Snapchat parent Snap (NYSE:SNAP) is the latest social media specialist to try to take a bite out of TikTok's surging popularity. Yesterday, the company announced a feature called Spotlight, which will become a new section of the app designed to highlight viral videos. Investors cheered the news, sending shares to record highs.
The never-ending cycle of social media companies replicating rivals' best features continues.
Shining a light on viral content
Snap is soliciting its users to submit their "best video Snaps" to Spotlight, enticing them with the possibility of a monetary payout if their submission goes viral. Through the end of the year, the company is allocating $1 million per day that it will split up and distribute to creators based on the number of unique views attributable to each submitted Snap. Users must be at least 16 years old to be eligible for a payout.
Spotlight is initially launching in 11 countries -- the U.S., Canada, Australia, New Zealand, the U.K., Ireland, Norway, Sweden, France, Germany, and Denmark -- before expanding to other regions in the future.
Snapchat is already a heavily visual platform, with users frequently taking photos and videos to send as messages or share through Stories. In that sense, Snapchat is already fairly similar to TikTok in some ways, but Spotlight will be a moderated section of the platform that seeks to find viral content as opposed to more mundane daily updates. Public comments will not be allowed on videos in Spotlight.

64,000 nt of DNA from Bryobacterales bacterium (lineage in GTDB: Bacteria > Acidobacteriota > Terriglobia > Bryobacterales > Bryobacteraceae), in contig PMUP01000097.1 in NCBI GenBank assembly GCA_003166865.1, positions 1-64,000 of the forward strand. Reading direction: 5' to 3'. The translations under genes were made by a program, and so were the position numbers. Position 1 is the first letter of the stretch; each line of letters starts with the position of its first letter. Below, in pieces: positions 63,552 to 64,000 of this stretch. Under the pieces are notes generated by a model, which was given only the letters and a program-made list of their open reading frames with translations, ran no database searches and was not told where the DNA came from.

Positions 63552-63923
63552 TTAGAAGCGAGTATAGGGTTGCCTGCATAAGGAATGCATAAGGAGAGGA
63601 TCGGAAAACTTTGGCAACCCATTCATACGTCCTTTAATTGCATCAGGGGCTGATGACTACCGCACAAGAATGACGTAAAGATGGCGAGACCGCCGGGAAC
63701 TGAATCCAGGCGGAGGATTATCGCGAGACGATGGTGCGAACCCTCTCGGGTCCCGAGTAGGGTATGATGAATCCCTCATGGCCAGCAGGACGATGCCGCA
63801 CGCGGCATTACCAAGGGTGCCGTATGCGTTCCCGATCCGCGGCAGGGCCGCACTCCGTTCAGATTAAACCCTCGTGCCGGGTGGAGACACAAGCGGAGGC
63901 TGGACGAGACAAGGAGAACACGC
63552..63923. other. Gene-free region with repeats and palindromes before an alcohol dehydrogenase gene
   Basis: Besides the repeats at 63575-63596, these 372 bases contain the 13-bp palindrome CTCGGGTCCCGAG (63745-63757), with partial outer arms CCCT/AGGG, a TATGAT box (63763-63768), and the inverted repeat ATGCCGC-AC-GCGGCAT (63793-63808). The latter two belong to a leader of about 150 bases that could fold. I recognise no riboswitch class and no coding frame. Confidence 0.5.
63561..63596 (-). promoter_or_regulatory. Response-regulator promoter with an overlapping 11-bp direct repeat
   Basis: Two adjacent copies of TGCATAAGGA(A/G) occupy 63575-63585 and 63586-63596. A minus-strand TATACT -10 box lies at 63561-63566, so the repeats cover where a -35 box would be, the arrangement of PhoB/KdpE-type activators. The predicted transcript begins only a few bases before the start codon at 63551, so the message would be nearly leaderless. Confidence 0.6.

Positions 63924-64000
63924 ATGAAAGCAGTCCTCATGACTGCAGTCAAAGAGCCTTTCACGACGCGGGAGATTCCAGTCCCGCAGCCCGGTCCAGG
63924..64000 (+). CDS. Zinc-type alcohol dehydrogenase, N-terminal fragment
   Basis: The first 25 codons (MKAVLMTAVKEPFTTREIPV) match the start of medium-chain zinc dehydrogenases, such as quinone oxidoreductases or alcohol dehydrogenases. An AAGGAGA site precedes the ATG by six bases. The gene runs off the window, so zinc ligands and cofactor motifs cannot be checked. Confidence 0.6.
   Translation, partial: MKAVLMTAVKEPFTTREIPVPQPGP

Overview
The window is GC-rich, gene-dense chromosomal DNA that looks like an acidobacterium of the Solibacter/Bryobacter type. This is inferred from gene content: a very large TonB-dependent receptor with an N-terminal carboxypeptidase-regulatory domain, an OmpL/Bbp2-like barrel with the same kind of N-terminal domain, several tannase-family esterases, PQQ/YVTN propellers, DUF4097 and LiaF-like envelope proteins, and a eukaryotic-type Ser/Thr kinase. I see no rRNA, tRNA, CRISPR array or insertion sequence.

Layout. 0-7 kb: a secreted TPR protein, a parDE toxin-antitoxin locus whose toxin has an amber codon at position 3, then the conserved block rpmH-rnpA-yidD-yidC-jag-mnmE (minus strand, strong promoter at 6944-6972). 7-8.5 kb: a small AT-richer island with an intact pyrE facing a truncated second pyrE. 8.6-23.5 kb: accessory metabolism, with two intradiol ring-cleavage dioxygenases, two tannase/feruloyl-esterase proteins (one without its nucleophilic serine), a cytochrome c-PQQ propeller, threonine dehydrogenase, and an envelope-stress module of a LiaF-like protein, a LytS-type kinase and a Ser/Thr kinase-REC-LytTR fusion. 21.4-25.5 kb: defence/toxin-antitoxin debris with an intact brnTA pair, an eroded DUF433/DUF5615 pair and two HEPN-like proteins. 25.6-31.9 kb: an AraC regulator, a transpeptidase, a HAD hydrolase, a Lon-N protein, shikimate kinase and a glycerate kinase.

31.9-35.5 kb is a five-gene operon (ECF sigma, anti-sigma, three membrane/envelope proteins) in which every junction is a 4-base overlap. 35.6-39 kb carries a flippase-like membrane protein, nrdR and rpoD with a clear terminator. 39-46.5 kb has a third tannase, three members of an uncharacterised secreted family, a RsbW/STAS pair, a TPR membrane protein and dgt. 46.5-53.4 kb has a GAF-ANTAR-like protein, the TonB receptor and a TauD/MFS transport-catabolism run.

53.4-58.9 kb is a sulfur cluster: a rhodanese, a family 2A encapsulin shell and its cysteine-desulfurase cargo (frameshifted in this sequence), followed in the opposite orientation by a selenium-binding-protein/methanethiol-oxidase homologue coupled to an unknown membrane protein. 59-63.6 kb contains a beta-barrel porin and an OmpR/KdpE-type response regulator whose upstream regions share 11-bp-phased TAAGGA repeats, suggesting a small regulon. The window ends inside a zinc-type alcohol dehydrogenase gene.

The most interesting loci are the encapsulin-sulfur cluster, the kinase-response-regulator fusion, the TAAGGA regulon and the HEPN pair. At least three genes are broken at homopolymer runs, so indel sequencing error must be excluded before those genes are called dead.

That means Snap is setting aside about $39 million to promote Spotlight, a modest amount compared to the nearly $850 million in revenue that analysts expect the company to generate in the fourth quarter. Snap has been making impressive gains in monetization lately, with average revenue per user (ARPU) jumping to a record $2.73 in the third quarter.
Spending $39 million as effectively a marketing expense to boost engagement could easily pay off handsomely. Those costs may or may not technically be booked as sales and marketing, since Snap plans to advertise in Spotlight and the company might fund the payouts with ad revenue. In other words, the payouts may be accounted for as revenue sharing, which is a cost of revenue instead of an operating expense.
The copying cycle continues
Snap pioneered the Stories format that has overtaken just about every social media tech platform, most recently including Twitter Fleets, which officially launched last week after several months of testing. Facebook has been particularly aggressive in its efforts to copy features from competitors across its family of platforms.
TikTok's meteoric rise, combined with the fact that its fate in the U.S. remains in geopolitical limbo, makes it a particularly compelling rival for U.S.-based companies to copy.